A finger poised above a touchscreen featuring the TikTok logo

The operators of the popular social networking app TikTok—formerly known as Musical.ly—will pay $5.7 million to settle a complaint from the Federal Trade Commission alleging that they illegally collected personal information from children without the consent of their parents.

The fine is the largest ever levied by the FTC for a violation of children’s privacy. In addition, TikTok's operators have agreed to comply with federal privacy laws going forward and to take offline any videos made by children under the age of 13. 

More on Kids and Privacy

“This settlement makes it clear that businesses collecting information from children must put parents in the driver’s seat,” said Andrew Smith, director of the FTC’s Bureau of Consumer Protection, on a conference call with reporters.

“It’s not enough to just say that your service is meant for children over the age of 13, when it’s clear that a large portion of your users currently aren’t."

TikTok, which is owned by Chinese tech company ByteDance, allows users to create short lip-sync videos and post them on its network. The users can also interact with one another; commenting and liking videos or communicating via direct messages. It’s one of the most downloaded apps in the world; occupying top spots on both the Apple App Store and Google Play Store rankings.

TikTok's operators said in a Wednesday statement that they're making changes to accommodate younger U.S. users with a separate app featuring additional safety and privacy protections.

Going forward, younger users will be able to view videos in the app, as well as create and save their own videos to electronic devices, the operators say, but they won’t be able to share those videos through the app. All users—new and current—will be directed to their age-appropriate app beginning immediately. 

The FTC's Complaint

The FTC charges that the app, which was known as Musical.ly until it was acquired by ByteDance in 2017 and merged with the company's TikTok app, collected names, email addresses, and other personal information from children under the age of 13.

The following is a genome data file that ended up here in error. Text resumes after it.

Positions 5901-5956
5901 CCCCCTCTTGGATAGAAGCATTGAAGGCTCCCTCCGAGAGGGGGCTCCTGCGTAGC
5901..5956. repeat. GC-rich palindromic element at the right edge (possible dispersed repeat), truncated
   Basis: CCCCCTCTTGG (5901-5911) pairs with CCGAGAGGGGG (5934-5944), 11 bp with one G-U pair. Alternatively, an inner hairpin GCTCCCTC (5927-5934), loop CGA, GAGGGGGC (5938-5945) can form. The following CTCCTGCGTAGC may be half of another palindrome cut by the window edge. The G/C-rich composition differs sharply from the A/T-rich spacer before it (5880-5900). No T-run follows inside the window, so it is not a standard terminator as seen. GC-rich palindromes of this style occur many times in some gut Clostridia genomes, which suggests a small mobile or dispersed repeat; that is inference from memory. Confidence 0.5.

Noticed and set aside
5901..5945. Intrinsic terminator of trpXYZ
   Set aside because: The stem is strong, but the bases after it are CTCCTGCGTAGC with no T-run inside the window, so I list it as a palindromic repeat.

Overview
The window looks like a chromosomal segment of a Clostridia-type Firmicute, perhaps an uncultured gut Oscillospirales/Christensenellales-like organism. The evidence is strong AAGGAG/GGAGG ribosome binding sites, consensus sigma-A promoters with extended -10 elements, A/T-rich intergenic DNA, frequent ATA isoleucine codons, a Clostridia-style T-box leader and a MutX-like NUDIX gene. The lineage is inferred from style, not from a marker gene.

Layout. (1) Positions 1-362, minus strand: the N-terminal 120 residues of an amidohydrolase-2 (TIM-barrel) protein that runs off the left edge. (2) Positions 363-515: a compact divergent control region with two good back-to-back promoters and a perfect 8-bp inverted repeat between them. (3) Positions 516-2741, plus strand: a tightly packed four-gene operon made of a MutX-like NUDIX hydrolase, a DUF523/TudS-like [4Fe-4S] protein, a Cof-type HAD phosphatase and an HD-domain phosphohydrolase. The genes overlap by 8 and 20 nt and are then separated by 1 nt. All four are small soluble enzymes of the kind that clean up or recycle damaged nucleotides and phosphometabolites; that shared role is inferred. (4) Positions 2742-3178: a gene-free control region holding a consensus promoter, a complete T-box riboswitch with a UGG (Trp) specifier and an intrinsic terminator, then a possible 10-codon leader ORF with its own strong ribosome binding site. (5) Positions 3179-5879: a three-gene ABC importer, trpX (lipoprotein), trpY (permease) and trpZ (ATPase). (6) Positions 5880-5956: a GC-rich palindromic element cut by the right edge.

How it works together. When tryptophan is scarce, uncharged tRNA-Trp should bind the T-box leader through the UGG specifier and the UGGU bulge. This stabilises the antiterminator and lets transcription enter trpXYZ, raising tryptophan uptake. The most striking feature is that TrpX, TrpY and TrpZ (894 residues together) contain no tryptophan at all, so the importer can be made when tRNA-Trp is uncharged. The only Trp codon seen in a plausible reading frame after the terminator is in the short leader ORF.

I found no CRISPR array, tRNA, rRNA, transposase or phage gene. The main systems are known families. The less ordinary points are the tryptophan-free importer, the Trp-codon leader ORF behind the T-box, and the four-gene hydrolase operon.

In addition, users were asked to post a short biography and a profile picture. Accounts were set to “public” by default; allowing anyone to view the videos and personal details. And, even if a user changed the setting to “private,” which would allow only approved users to follow the account, the profile picture and bio remained visible to everyone. And the account holder could still receive direct messages from strangers.

Even more frightening, up until October 2016, the Musical.ly app let users see which other users were within a 50-mile radius.

But, despite sharing all of that information, the app didn’t first ask for the consent of the children's parents; something that’s long been required under the Children’s Online Privacy Protection Act (COPPA).

And the FTC says the app’s operators did this despite knowing that the app was popular with young children; pointing to thousands of complaints filed by parents of kids under the age of 13 who had set up accounts. And when parents demanded that their children’s data be deleted, the company failed to do so, the FTC says.

Sen. Edward Markey, D-Mass., one of the authors of COPPA, said in a statement that while this may be a record-high fine, it’s not high enough given the harm done to children and the need to deter other companies from doing the same thing.  

“I urge the FTC to make COPPA enforcement a top priority and protect the privacy of a uniquely vulnerable class of Americans, our children," he said. "That means making companies pay higher monetary penalties that will actually incentivize COPPA compliance.”

What Parents Can Do

If anything, the settlement shows just how important it is for parents to keep an eye on what their children are doing online and who they’re sharing information with, the FTC's Smith said.

Here are some tips for doing that.

Talk to your kids. Children need to understand what’s appropriate behavior online and what can happen if they share their personal information with someone they shouldn’t.

“And this should be an ongoing dialogue, not a one-time conversation,” Smith said.

Keep an eye on your kids. Worried about keeping track of every app and social media network your child uses? Parental controls can help. They’ll let you block inappropriate content, as well as apps designed for adults. There are settings that can stop your child from sharing personal information, too.

And, finally, they’ll help you put limits on screen time; a task that many parents struggle with.

Don’t share your app store password. Make your child ask for permission before downloading an app. That way, you can review how age-appropriate it is. It keeps them from running up a tab with paid app purchases, too.